Sign Me Up

TrialNet = Awesome: Two Examples

Yale TrialNet report from Jack:

I had the best Halloween. L. (the study coordinator) asked me yesterday what my favorite Halloween candies are, and she brought me a king size bar of each one, and I guess a bunch of the nurses overheard us and so some nurses gave me giant candy bars too, and one nurse gave me a pumpkin spice latte because she remembered I like those, but it was from MacDonalds but it was still really good you should try it, and Dr. H (the study director) gave me one of those really nice lawn ornaments that dances and lights up. (<—???) Then Dad and I went into New York and we went to The Strand and they encourage browsing so I just read a bunch of books and Mom, I read what is like the best opening line of any book ever. (Yes? And it is…?) Oh, you want me to tell you. Let me see if I can remember how it goes. Okay it’s in John Green’s um…Will Grayson Will Grayson and I think it went like um…

When I was a boy, my father gave me some advice and it went like this: you can pick your friends, and you can pick your nose, but you can’t pick your friend’s nose.

Isn’t that just the best? And rrrrgh I have had to take Benadryl like EVERY day now for my rash so I’ve developed a very high tolerance for drinking disgusting things now so I don’t think I’ll have any trouble with the glucose tolerance test anymore.

Meanwhile, Joslin TrialNet email:

Dr. G informed me that Jack is now a part of a prevention trial and will complete semi-annual follow-up at Joslin Diabetes Center. I hope he is doing well and hasn’t experienced any side effects post-infusion. I also wanted to present an opportunity for you to continue with TrialNet. TrialNet has a study called Long-Term Investigative Follow-Up (LIFT). The purpose of this study is to see if there are any long-term benefits to study participants that have participated in previous TrialNet studies. In theory, we anticipate a benefit to you because your diabetes* was detected so early. However, we would need continued follow-up with you to prove this.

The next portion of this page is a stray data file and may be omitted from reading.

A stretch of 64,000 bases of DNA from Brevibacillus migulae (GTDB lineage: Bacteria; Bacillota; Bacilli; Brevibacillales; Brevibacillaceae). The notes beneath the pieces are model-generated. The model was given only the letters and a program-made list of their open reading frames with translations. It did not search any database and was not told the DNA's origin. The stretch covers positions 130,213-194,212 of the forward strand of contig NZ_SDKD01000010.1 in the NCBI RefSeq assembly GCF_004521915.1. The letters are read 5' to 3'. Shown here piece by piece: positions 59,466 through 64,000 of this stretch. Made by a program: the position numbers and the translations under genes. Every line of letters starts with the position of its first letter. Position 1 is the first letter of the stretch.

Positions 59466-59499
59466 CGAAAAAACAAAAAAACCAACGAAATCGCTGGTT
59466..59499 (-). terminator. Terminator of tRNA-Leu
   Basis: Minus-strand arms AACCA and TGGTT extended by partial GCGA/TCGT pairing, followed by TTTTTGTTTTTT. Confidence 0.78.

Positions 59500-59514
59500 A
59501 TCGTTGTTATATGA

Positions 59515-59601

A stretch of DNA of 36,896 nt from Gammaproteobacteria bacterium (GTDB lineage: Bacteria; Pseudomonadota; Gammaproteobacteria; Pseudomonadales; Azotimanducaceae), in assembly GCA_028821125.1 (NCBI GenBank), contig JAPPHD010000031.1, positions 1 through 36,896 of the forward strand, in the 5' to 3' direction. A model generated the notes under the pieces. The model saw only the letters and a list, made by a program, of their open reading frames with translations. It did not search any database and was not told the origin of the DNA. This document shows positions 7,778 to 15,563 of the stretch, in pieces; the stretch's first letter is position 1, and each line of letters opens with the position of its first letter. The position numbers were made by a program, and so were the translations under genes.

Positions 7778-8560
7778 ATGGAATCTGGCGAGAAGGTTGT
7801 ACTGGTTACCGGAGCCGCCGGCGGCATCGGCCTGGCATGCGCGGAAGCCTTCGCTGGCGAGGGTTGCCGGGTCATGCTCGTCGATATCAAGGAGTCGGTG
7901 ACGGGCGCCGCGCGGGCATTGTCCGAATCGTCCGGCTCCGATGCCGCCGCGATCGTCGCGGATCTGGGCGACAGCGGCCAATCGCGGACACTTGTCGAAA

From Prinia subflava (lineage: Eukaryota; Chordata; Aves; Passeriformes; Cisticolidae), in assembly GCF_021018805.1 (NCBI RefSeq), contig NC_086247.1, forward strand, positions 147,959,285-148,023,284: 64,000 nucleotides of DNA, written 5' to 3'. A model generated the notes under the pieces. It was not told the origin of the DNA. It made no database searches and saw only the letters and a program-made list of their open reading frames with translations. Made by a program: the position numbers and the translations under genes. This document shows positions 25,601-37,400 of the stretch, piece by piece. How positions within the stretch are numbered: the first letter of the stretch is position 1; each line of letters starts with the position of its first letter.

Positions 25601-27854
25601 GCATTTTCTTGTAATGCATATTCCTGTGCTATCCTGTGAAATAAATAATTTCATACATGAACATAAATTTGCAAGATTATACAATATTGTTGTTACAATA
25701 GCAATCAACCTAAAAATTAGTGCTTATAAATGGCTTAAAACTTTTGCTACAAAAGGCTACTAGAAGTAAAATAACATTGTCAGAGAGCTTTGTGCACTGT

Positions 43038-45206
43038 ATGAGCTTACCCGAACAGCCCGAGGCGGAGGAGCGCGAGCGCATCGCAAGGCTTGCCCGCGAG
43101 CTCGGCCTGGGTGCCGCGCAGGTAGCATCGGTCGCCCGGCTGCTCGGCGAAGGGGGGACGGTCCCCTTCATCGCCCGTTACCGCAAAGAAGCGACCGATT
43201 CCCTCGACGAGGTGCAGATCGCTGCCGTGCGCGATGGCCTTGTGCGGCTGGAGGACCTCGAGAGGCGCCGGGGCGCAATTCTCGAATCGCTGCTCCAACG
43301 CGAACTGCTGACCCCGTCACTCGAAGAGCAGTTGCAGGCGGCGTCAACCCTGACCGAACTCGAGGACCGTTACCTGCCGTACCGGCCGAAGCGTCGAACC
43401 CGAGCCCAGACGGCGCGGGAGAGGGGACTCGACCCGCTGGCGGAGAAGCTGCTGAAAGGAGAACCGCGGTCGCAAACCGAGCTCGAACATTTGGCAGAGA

Participation in the LIFT study would involve a glucose tolerance test every 6 months. This will allow us to detect any additional metabolic changes over time – in a sense, we would be able to see if your diabetes progresses**. We are more than happy to coordinate this visit with Jack’s visits to Joslin for the prevention trial.

Sounds like LIFT study not drug trial, but still part of science. So choice is drive Jack–> Joslin for OGTT & read magazine or drive Jack–>Joslin for OGTT & read magazine + IV + yucky drink + $50 + be part of science.

*Shiver thrill: person refer Bigfoot have “diabetes”

**Implies some possibility not progress?


4 responses to “Sign Me Up

  1. Given the choice between the two, I’d pick… a nose?
    Is there any reason why you didn’t do the study that Jack did – or are you “too far down the road” for an investigative trial like that? Is there a clinical trial that you can participate in?


  2. Hmmm… not sure I understand all of this. I’ll have to do a little more reading. But as a clinical trial participant and PWD, let me say thanks for what you and your family are doing!


  3. My 6-year old son says you CAN pick your friend’s nose! But I digress.

    It seems the official Joslin email drafter has a hard time telling you and your son apart. He/she also doesn’t realize that the acronym for “Long-Term Investigative Follow-up” is LTIF, not LIFT… but that’s really hard to say.

    Enjoy your dancing light-up lawn ornament. Hopefully, your neighbors will grow to accept it.


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